Monday, September 03, 2018

Coalition roads and rail re-election plan leaked

Plans for a national $7.6 billion roads and rail package, which was to be released in the lead up to the federal election, have been leaked to the Herald Sun ($). The plans, signed off by deposed prime minister Malcolm Turnbull, were to be strategically drip fed by the Liberals to help save marginal seats across the country. About $1.6 billion is to be announced for the Queensland seats held by George Christensen, Luke Howarth, Michelle Landry and Peter Dutton; $3 billion will go to a north-south rail link in Western Sydney; and $1.5 billion to a high-speed rail network linking Melbourne, Canberra, Sydney and Newcastle.

The coalition is again under scrutiny over its controversial $443 million grant to the Great Barrier Reef Foundation. In an exclusive for The Australian ($), the LNP went against the recommendation of the Finance Department, which suggested reducing the grant to a $200 million contribution over six years. The move was intended to make the government “look like heroes” without negatively affecting the budget. Delivering the half a billion-dollar grant in this way would mean that future projected surplus would not be impacted.  

Queensland premier Annastacia Palaszczuk has denied Katter’s Australian Party an additional five staff, calling out the party for not denouncing Senator Fraser Anning’s “final solution” speech to parliament. Ms Palaszczuk, whose own grandparents fled the Nazis in the World War II, told the Labor state conference on Sunday that she and her party would tear up the deal with Katter’s Australia Party “because it (KAP) tolerates the intolerable and defends the indefensible”. Deputy premier Jackie Trad echoed her comments, saying “KAP members in the Queensland parliament had an opportunity to denounce Fraser Anning’s comments, they didn’t, in fact, they compounded them".

The Queensland premier also announced her intentions to ask a parliamentary committee to conduct an inquiry into voluntary euthanasia, as well as end-of-life care, aged care and palliative care, following the lead of other states. “I have watched my own family suffer, this is an issue we must discuss, this is an issue we must confront,” she said. This inquiry would take place after the committee has completed the abortion reforms for the state ($), which introduced safe zones and for terminations to be allowed to be conducted up to 22 weeks without medical approval.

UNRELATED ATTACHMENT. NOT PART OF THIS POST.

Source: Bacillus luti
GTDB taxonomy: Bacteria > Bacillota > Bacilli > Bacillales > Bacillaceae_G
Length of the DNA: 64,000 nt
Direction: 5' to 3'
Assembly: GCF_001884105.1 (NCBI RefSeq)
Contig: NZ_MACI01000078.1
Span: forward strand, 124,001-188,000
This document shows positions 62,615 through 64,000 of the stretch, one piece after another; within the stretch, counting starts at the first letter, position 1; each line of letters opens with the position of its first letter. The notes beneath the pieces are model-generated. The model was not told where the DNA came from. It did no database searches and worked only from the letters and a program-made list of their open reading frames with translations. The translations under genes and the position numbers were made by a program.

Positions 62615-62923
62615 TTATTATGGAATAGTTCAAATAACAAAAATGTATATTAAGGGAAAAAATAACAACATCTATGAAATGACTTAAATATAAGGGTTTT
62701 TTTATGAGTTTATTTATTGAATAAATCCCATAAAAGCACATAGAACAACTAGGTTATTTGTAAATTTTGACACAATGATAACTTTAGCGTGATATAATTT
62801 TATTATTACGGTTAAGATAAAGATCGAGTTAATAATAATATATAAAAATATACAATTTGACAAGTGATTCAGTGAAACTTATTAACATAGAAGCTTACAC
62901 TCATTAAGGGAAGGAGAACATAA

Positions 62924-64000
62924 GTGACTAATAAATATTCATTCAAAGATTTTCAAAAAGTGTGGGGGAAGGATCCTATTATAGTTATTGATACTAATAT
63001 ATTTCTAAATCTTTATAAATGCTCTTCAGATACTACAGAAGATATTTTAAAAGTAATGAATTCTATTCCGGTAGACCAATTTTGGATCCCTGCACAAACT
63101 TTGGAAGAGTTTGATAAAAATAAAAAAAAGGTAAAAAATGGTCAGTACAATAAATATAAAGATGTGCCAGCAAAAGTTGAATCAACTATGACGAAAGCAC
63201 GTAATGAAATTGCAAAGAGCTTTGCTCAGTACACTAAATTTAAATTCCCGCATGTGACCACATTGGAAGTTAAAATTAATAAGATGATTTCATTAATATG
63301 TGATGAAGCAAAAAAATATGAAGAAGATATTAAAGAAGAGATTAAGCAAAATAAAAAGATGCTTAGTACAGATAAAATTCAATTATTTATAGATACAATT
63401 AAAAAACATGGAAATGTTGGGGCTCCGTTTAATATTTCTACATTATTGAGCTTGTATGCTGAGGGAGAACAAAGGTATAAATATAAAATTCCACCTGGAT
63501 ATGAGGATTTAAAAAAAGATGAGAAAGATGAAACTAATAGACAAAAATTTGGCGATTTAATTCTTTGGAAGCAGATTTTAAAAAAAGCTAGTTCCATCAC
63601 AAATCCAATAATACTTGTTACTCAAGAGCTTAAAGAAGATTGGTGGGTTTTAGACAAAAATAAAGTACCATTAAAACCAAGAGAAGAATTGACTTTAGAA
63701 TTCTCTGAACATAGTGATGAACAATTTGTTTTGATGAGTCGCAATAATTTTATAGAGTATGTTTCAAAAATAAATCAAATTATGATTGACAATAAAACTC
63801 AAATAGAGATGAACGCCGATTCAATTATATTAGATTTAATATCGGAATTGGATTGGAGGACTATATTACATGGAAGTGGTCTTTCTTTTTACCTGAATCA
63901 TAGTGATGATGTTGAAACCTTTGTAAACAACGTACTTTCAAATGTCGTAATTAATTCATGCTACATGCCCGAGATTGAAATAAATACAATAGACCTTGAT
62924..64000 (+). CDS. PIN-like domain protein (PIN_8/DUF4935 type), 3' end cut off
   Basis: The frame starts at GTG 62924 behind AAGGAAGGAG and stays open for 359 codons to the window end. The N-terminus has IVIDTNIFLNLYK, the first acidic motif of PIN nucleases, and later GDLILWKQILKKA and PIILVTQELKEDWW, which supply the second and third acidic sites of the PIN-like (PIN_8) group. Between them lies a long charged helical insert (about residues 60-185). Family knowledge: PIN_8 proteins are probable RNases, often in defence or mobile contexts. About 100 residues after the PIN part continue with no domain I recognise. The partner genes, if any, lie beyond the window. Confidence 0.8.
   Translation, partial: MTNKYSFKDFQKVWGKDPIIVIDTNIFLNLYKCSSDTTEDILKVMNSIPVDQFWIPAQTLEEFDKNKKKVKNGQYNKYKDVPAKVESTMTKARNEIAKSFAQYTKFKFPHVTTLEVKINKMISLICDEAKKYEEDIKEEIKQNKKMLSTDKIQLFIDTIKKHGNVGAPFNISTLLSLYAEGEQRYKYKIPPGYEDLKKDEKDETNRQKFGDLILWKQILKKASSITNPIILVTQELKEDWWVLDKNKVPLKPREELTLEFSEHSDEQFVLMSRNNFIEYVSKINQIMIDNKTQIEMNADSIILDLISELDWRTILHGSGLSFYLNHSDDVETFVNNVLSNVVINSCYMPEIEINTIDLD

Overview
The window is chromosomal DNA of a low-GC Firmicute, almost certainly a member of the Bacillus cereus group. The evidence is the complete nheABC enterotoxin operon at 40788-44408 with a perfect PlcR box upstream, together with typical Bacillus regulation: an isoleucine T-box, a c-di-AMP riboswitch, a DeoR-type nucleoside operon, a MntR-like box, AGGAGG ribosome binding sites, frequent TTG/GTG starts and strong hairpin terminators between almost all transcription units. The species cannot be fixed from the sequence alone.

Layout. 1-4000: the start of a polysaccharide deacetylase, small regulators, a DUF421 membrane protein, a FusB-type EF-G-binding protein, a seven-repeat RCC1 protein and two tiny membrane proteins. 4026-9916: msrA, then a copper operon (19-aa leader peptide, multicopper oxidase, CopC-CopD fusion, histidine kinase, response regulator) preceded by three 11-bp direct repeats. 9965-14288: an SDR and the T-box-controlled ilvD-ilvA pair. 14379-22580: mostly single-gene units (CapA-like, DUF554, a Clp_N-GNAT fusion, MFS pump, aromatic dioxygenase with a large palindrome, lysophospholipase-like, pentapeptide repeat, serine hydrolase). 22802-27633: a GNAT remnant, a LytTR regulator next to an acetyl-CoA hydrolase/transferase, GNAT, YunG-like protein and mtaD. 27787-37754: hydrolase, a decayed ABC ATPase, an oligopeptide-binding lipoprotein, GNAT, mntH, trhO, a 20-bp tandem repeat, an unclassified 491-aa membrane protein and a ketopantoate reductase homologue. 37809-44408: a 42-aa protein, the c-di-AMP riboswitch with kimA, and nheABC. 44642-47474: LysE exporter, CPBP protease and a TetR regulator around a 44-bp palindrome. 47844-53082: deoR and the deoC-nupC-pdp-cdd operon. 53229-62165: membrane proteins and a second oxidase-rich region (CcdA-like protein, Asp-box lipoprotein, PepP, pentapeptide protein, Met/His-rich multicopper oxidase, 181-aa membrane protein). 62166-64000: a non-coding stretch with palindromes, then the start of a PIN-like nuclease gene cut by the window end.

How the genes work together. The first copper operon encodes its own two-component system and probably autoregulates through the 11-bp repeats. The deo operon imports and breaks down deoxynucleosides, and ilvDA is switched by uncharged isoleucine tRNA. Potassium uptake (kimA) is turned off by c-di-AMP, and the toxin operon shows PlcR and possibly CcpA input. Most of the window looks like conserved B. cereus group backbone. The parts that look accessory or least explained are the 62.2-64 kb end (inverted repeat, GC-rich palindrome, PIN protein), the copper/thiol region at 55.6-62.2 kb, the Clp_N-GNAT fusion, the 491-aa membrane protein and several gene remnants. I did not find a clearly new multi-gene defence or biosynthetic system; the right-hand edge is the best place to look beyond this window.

A 64-year-old man has been arrested in Sydney for the alleged possession of firearms including ammunition, swords, knives and crossbows, as well protective gear and “terrorism response” books. The Australian Border Force found the man after being tipped off about firearm parts being imported into Australia. "We can only interpret the evidence from the scene, and [he was] obviously a deeply disturbed individual who was highly trained with military grade weaponry and reading material … coupled with ballistic protection," NSW Police's acting commander of the state crime command, Stuart Smith, said. "The threat was real, it was significant, and it was imminent."

The rise in mortgage rates by Westpac and Suncorp last week is making some experts nervous. While Capital Economica’s Paul Dales says Australia is a still a long way from recession, the likelihood of one is increasing. He told the ABC that the combination of a fall in house prices, tightening in credit conditions and a rise in mortgage rates could mean that Australia will face a recession or financial crisis with five years.

 
 

“Donald Trump’s name was never mentioned. It didn’t have to be. The funeral service for John Sidney McCain III, at the Washington National Cathedral, on this swampy Saturday morning, was all about a rebuke to the pointedly uninvited current President of the United States, which was exactly how McCain had planned it."

 

“It’s easier than ever to buy things online. It’s so easy that Ryan Cassata sometimes does it in his sleep. Cassata, a 24-year-old singer-songwriter and actor from Los Angeles, recently got a notification from Amazon that a package had been shipped to his apartment, but he didn’t remember buying anything. When he logged onto his account and saw that a fanny pack and some socks were on the way, he remembered: A few nights back, he had woken up in the middle of the night to browse—and apparently shop on—Amazon.”

 

“Angie and several dozen colleagues helped identify those who passed American and Allied secrets to the Soviet Union during and after World War II. Their work unmasked such infamous spies as the British intelligence officer Kim Philby, the British diplomat Donald Maclean, the German-born scientist Klaus Fuchs and many others. They provided vital intelligence about Soviet tradecraft. Their work was so highly classified that President Harry Truman likely did not know about it.”

 
 

“' I have helped sick children, people with disabilities, aged parents and many other cases – all where the Department has advised me not to act. I have applied common sense and have acted lawfully and on the merits of each case ... My opponents hate me because of my stance on border protection and this latest attack won’t deter me one inch from continuing to do my job.' ”

 
 

"And then there’s Dutton’s own ­department. The bureaucrats are the ones he should really worry about — or perhaps former bureaucrats in this case. It’s unclear who’s leaking, but someone with access to internal ­departmental emails from 2015 is out to cause Dutton enormous damage, by simply exposing his actions as minister."

 
 

“Where did this Grandma Couch—which is somehow both conservative and flamboyant at the same—come from? How did so many people have it, when it is largely ignored by taste-makers obsessed with mid-century design? What did life in the ’60s, ’70s, and ’80s really look like for the squares?”

Anna Horan
is a Melbourne-based editor and writer.